Transcript: Utah State Men's Basketball Head Coach Tim Duryea on BYU
Nov. 28, 2016

USU men's basketball head coach Tim Duryea addressed the media on Monday night and answered questions about the upcoming contest against BYU on Wednesday, Nov. 30, at Vivint Smart Home Arena in Salt Lake City. The complete transcript of the press conference can be found below.


“BYU, like always, is a high octane team. They are averaging 90 points a game and have multiple weapons. They like to play at a fast pace and can hurt you from inside and outside. They have a great attack inside with (Kyle) Davis and (Eric) Mika and (Nick) Emery and (TJ) Haws are dangerous on the wing and (L.J.) Rose plays his role well and gets the ball where it needs to be and keeps everybody happy. They are well coached as always, and are a better defensive team than they get credit for. They are always a handful. It will be a tall task as always.”

On slowing down BYU

“I’m not sure how much you can slow them down. You have to try and control the tempo. That doesn’t always mean play slow all the time, but run when we want to run and when the opportunity is there to run. And then play good, solid half-court basketball as well.

“You can also control the tempo by changing defenses and that is something we have to do in this game. We have to be good in our zone and be good in our man and have to be able to play them both at different times in the game. That helps you control the tempo as well, along with your offensive philosophy.”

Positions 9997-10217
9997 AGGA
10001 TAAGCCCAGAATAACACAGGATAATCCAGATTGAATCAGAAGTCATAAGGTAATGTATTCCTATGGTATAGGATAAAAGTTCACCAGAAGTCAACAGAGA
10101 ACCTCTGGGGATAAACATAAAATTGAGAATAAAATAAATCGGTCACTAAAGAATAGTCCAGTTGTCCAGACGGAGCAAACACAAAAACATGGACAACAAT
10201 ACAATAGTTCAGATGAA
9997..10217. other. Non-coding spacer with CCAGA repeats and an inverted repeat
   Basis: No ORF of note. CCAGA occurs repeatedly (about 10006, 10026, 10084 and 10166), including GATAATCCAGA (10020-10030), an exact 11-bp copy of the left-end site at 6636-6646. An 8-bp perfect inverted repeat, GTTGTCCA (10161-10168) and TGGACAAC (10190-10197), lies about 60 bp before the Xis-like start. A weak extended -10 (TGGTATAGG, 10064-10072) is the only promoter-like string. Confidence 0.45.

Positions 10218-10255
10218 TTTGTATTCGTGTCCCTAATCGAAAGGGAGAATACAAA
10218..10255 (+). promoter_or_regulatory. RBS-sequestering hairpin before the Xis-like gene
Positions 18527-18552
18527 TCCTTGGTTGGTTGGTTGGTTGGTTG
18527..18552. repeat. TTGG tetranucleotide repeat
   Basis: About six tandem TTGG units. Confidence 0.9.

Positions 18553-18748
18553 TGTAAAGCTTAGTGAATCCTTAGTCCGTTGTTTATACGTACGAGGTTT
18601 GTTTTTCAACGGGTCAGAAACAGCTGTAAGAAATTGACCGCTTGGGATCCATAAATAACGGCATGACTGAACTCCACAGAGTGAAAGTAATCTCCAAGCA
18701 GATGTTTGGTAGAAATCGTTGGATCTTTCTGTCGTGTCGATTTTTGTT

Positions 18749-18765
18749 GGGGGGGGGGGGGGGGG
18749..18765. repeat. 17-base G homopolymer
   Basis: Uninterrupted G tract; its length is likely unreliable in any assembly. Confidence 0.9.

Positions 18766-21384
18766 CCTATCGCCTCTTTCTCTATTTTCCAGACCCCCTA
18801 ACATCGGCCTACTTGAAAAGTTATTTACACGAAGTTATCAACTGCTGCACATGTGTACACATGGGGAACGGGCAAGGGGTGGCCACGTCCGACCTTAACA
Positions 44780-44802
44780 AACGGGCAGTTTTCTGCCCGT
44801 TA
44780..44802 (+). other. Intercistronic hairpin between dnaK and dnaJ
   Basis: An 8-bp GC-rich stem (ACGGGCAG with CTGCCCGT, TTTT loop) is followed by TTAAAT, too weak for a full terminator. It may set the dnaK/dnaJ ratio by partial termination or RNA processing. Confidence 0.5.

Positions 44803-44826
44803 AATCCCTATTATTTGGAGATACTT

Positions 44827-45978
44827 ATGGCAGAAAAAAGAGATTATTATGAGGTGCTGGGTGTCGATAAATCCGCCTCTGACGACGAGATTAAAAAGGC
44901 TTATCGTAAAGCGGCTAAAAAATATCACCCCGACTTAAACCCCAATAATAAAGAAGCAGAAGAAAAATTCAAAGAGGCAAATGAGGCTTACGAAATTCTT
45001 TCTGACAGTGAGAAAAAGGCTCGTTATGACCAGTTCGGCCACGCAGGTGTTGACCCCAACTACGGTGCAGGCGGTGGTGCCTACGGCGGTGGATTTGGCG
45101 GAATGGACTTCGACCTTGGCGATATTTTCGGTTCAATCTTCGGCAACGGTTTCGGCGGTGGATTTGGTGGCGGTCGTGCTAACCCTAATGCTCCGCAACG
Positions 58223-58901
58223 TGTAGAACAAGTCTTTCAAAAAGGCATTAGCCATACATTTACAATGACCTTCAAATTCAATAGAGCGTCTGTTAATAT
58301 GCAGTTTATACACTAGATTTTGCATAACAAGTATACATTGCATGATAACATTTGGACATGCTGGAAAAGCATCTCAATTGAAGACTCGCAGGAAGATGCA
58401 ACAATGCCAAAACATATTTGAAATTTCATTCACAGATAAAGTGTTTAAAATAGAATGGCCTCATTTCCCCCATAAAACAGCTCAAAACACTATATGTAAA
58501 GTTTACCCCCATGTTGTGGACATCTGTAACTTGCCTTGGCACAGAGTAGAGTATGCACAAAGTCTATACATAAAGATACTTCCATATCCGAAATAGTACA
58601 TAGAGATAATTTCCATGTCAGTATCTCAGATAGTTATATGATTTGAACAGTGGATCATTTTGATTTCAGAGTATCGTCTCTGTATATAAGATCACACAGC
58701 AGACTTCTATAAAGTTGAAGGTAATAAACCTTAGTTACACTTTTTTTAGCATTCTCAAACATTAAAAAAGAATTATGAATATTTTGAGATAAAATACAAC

On matching up with BYU’s size and if it is similar to Purdue

“I don’t think anybody is similar in size to Purdue’s starting bigs. I know Gonzaga has a lot of bigs, but there is nobody like Isaac Haas in college basketball. He is 7-2, 290 and can really play. For BYU, Mika is big, strong and can be used in many different ways. He is extremely fast in running the floor, an active offensive rebounder and as a scorer he can put the ball on the floor and drive by you, can be iso’ed on the high post, catch the ball on the baseline and take the ball off the bounce and spin the other way. He is more than just a low-block scorer. He is unique in the way he can score the ball in many different ways. He has a very unique combination with how big and strong he is, as well as having speed to run the floor. It is a unique combination that is really hard to deal with.”



On the outcome of the BYU-Utah Valley game